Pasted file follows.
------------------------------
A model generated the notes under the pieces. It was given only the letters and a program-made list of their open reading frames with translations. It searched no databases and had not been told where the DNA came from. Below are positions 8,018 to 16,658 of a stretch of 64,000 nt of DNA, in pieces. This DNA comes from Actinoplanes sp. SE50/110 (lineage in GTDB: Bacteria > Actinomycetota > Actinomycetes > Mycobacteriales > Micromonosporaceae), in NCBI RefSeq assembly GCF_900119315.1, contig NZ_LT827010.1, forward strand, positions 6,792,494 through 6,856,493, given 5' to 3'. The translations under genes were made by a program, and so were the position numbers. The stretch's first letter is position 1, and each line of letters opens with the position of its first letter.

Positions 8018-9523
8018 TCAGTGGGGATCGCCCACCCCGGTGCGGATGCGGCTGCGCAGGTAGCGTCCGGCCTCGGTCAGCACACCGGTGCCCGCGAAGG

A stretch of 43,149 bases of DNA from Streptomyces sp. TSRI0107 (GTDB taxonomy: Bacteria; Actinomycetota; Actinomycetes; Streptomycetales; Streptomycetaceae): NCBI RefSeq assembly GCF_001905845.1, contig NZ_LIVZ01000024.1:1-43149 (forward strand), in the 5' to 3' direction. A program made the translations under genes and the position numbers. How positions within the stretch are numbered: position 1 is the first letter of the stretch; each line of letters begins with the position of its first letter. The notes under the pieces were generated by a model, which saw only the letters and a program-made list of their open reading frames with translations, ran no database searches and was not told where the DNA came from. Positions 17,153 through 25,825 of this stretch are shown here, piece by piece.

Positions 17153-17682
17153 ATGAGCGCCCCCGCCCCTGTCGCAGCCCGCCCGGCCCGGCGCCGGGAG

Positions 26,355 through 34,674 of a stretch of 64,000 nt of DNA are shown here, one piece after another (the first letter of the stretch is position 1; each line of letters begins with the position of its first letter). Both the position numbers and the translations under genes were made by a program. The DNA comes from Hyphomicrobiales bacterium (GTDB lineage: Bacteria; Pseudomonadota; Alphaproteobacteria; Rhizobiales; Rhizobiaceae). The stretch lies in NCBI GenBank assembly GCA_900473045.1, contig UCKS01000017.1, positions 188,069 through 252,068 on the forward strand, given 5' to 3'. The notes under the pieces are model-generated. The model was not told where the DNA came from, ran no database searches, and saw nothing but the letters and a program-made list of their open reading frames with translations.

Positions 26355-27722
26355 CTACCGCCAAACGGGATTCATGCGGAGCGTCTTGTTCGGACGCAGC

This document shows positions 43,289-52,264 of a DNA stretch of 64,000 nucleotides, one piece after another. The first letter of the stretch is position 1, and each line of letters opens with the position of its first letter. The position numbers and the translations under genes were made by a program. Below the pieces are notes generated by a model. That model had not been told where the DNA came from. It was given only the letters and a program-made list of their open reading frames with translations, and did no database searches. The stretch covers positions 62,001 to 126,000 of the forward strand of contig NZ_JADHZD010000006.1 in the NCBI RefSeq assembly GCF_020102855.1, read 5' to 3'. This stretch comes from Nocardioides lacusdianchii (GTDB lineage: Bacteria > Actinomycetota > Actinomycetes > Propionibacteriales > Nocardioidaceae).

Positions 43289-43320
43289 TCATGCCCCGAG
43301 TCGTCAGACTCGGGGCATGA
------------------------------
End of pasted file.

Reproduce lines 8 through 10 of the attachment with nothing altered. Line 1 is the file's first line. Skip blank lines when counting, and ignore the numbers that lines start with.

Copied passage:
Positions 26355-27722
26355 CTACCGCCAAACGGGATTCATGCGGAGCGTCTTGTTCGGACGCAGC

This document shows positions 43,289-52,264 of a DNA stretch of 64,000 nucleotides, one piece after another. The first letter of the stretch is position 1, and each line of letters opens with the position of its first letter. The position numbers and the translations under genes were made by a program. Below the pieces are notes generated by a model. That model had not been told where the DNA came from. It was given only the letters and a program-made list of their open reading frames with translations, and did no database searches. The stretch covers positions 62,001 to 126,000 of the forward strand of contig NZ_JADHZD010000006.1 in the NCBI RefSeq assembly GCF_020102855.1, read 5' to 3'. This stretch comes from Nocardioides lacusdianchii (GTDB lineage: Bacteria > Actinomycetota > Actinomycetes > Propionibacteriales > Nocardioidaceae).